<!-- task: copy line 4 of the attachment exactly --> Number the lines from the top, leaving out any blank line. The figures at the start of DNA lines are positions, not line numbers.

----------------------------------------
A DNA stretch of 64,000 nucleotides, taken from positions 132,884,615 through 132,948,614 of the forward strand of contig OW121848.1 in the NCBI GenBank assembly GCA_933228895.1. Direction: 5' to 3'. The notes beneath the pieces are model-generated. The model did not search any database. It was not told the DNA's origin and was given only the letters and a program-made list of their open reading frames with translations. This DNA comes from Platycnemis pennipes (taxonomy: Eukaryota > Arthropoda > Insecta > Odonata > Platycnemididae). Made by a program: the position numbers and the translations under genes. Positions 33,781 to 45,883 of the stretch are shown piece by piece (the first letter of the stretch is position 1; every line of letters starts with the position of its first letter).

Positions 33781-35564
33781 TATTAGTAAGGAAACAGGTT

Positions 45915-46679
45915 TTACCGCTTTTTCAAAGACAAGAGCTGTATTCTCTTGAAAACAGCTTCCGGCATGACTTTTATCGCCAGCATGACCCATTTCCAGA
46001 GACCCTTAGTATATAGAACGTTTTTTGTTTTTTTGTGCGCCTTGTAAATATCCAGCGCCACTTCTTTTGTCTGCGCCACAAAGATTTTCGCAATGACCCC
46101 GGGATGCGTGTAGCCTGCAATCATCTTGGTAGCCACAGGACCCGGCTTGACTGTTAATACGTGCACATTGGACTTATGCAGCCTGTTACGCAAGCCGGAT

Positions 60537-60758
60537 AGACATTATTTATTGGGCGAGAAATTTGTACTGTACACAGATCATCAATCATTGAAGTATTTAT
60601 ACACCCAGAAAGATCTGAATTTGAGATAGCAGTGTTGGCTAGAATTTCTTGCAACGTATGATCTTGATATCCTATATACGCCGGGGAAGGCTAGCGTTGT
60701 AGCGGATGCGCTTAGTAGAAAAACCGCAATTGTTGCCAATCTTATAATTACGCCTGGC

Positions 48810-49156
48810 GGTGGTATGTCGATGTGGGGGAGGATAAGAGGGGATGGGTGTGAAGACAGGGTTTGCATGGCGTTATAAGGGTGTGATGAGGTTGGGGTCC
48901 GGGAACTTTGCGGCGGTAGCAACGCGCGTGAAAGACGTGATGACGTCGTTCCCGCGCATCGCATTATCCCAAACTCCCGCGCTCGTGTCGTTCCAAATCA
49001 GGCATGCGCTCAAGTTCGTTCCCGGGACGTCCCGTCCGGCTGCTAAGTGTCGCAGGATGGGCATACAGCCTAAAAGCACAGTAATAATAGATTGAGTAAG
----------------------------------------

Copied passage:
Positions 45915-46679